Comment by Sandra McCartt on April 11, 2011 at 3:51pm

I declined a candidate yesterday one hour after his resume came in.  This is the email i got back.

 

"You've got to be kidding Sandra. My background is the job description and it is a sad commentary you don't have the vision to see that. As far as dates of education are concerned, why would it matter given my depth of background. I think you need to re-evaluate your competency in reviewing candidates for the position."

 

Normally i would hit delete, write him off as just another arrogant jerk and go on down the road.  The wind was blowing 60 miles an hour in the Texas panhandle yesterday.  Wind pisses me off and makes me a little crazy.  Couldn't do anything outside except walk in a controlled fall so here is what i sent back.

John,

Diet products and nutritional supplements were not food the last time I looked.  However given your personal attack on my ability to review a resume it seems I have saved my client from wasting time with a hostile personality.

 

To which he responded:

"Absolutely not hostile just some constructive criticism regarding your evaluative short comings."

 

About that time a big branch blew off an oak tree, knocked over the fountain in the front yard and broke two sprinkler heads.  So i thought , "do i ever want to interact with this ass ever again and do i care if he gets elected president of the United States in two years.\?  "Nope, he's an ass and i'm in the mood to kick one.  So my response went as follows:

 

John,

Here is some constructive criticism for you for  future interaction.  Read the post.  Very clearly stated:  Industry background firm requirement.  Agriculture ,Food, Not for Profit - Charitable.

 

You have never been associated with anything even closely related to agriculture.  Most people do not regard diet pills as food or sports drinks as food.  None of the companies you have been associated with have been in the non profit vertical.

 

You have no indication of having done anything since 2009.  Many candidates have been out of permanent work since 09'.  They have done consulting, worked outside their field doing something or have taken over responsibilities at home while looking for a new position.  They say so on their resume.  Have you just been firing out resumes then throwing a Nellie Bitch fit when you are declined since 2009?

 

You do not provide a full resume of all career experience.  Employers are automatically dropping those resumes in file 13.  They don't care how old you are they simply want to know your career experience.  If only dates, companies and title on early career.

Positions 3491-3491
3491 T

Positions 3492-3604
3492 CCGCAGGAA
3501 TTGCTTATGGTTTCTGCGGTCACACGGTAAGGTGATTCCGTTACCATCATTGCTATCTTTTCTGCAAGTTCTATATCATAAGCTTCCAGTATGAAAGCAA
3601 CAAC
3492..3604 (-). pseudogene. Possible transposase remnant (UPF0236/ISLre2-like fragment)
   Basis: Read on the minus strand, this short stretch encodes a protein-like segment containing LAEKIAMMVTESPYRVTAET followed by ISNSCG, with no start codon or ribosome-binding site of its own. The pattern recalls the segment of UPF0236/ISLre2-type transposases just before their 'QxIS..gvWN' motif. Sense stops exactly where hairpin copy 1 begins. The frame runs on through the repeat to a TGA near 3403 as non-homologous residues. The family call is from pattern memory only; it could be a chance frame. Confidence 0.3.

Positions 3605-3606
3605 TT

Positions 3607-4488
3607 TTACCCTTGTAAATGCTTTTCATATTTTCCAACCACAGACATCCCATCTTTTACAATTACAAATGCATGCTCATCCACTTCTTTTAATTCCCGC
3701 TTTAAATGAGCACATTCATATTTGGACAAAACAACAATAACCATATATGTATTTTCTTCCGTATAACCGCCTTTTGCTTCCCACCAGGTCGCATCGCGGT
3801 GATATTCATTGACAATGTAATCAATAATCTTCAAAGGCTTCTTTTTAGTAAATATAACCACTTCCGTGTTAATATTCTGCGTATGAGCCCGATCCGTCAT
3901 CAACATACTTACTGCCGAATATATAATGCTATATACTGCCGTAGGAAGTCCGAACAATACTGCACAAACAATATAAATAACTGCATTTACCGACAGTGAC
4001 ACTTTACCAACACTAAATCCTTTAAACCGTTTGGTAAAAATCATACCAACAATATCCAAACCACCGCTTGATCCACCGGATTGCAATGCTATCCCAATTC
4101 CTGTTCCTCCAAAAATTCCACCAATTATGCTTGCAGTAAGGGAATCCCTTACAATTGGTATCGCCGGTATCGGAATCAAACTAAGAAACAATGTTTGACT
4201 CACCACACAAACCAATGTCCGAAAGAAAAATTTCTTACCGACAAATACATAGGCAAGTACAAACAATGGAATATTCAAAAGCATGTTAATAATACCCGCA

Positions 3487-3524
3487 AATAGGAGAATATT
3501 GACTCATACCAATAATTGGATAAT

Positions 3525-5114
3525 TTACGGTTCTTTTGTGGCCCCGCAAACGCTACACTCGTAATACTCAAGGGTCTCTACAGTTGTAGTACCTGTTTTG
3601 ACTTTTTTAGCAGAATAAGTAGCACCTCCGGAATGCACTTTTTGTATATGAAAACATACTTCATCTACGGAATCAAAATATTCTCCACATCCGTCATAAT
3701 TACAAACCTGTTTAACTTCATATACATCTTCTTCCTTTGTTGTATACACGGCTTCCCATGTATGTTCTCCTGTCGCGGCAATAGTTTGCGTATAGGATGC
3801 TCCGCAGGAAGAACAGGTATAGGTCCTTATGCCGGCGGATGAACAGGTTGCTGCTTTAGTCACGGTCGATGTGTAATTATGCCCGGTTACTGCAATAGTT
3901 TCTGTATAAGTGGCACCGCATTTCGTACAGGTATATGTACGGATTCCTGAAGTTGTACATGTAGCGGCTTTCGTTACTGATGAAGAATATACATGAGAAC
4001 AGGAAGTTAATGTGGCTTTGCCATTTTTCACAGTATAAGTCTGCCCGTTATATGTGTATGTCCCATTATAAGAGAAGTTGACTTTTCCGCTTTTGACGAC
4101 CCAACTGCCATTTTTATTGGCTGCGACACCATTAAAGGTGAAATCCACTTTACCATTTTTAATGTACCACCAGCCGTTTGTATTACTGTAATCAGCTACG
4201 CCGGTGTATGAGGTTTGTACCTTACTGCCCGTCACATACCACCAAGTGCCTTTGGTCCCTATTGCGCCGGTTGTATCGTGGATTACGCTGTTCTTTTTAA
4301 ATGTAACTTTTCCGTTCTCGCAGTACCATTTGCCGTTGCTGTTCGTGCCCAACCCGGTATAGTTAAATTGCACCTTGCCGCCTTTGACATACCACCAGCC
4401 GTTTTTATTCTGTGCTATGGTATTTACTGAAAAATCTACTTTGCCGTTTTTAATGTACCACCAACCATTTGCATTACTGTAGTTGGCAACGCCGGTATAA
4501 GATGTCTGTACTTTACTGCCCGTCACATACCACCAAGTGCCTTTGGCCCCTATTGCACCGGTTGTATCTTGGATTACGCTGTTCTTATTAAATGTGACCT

Employers are requiring dates of education as are recruiters because if a candidate puts a degree on a resume and a degree is required both recruiters and companies will verify the degree.  Recruiters verify before we submit a candidate who states they have a degree.  It does not matter if you have 50 years of experience if a degree is indicated it will be verified. Nobody not even God can verify a degree without the date.  A lot of people have graduated from your school in the past 20 years and some of them have the same name you have, unfortunately.

 

If a recruiter is courteous enough to respond to your application within a few hours of submittal even if it is to let you know that your background is not a fit.  Accept that we know what our clients want, have done you the courtesy of reviewing your resume and have bothered to respond rather than just hit delete and let it go into the black hole .  A lot of recruiters do not do so and your jackass attack is the reason why.

 

The reason I have been a successful recruiter for over 35 years is that I can and do evaluate resumes effectively.  As it seems you are having a problem finding something I would suggest that you might have better results if you evaluated the job description carefully.  Made your resume as complete as possible.  Wrote a cover letter addressed personally to the person posting the job correlating your experience to the industry and product that is required.  And above all it will be in your best interest to not attack someone who tells you your background is not a fit and why.

 

  It is highly possible that next week I will be looking for an SVP of marketing requiring the exact background you have indicated on your resume.

Due to your response your resume will not be considered for any future positions and will be deleted.  Our clients rely on us to screen out candidates who exhibit obnoxious, arrogant personality defects.

I have been doing just a tad bit of marketing of both people and professional services for about twice the time frame you bothered to include on your resume.  There is one thing i know for sure.  Responding to someone who doesn't want to buy what you are selling by telling them they don't know what they are doing does not an effective marketer make.  I would suspect that this is not the first time you have responded in this manner which might have something to do with the fact that nothing shows up on your resume since 2009. 

Your resume was one of over 300 i have reviewed for this position.  To give you more feedback yours fell in the bottom quadrant of the 300.  Of the 297 declines i have sent several have argued, they were managing fast food joints and did not understand the posting.  I consider myself fortunate that you are the only jackass who felt in necessary to tell me i don't know how to do my job because you can't read.

Have a lovely Sunday, i have wanted to tell a jerk they were a jerk for about the last five years so let me  assure you made my afternoon.   You might want to give some serious consideration to my response .  Any further communication will be deleted unread.

 

Comment by Paul Alfred on April 11, 2011 at 4:45pm
@ Sandra " It's a lovely idea right up there with world peace and enough food for everybody."  I am trying to leave the office but I am on the floor again Sandra I can't stop laughing U KILL ME ! ...   You should get into Comedy the funny and sad truth is You are so right LOL ....  Because of you Sandra I am going to prepare notes for my next Blog  The Recruiters - The Movie !